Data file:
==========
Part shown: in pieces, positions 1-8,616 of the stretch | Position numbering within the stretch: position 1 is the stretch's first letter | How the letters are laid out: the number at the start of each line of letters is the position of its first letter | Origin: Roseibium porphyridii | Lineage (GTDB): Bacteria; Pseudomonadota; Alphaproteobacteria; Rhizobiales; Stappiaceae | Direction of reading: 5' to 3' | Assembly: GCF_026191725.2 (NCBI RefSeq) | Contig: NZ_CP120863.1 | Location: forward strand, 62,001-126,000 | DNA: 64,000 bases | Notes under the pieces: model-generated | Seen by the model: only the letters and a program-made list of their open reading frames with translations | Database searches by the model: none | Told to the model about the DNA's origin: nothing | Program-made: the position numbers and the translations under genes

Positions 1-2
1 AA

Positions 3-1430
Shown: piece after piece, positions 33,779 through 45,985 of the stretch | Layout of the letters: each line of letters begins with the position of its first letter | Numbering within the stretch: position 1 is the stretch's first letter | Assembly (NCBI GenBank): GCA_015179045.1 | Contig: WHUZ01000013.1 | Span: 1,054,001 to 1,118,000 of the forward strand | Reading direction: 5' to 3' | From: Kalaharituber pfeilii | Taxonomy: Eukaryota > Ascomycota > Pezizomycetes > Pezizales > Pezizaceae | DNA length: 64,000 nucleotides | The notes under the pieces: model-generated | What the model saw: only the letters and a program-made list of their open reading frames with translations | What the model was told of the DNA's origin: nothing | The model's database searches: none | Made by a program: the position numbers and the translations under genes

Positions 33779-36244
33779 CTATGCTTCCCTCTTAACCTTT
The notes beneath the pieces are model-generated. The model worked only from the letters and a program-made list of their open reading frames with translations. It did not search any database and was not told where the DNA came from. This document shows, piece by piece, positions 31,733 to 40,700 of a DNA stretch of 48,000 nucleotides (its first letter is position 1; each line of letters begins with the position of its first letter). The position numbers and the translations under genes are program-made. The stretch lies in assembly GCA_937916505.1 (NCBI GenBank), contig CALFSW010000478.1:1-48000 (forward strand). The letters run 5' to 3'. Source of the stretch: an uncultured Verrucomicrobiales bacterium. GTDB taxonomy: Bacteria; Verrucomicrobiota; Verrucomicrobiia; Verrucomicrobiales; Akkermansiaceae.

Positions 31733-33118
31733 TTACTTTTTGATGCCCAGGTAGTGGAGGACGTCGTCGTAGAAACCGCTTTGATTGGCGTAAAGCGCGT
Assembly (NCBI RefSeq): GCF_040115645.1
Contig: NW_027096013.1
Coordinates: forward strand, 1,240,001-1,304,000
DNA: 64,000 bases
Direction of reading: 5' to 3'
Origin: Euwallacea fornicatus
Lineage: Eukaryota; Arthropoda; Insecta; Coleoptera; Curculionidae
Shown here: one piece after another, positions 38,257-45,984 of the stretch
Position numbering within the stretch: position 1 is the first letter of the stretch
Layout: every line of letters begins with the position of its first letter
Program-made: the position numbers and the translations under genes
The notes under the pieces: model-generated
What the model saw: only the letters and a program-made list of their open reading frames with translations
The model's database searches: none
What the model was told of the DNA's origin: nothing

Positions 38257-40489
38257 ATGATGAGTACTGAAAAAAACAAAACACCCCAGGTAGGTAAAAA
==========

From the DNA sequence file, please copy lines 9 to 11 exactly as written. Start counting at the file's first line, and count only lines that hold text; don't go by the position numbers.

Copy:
Positions 31733-33118
31733 TTACTTTTTGATGCCCAGGTAGTGGAGGACGTCGTCGTAGAAACCGCTTTGATTGGCGTAAAGCGCGT
Assembly (NCBI RefSeq): GCF_040115645.1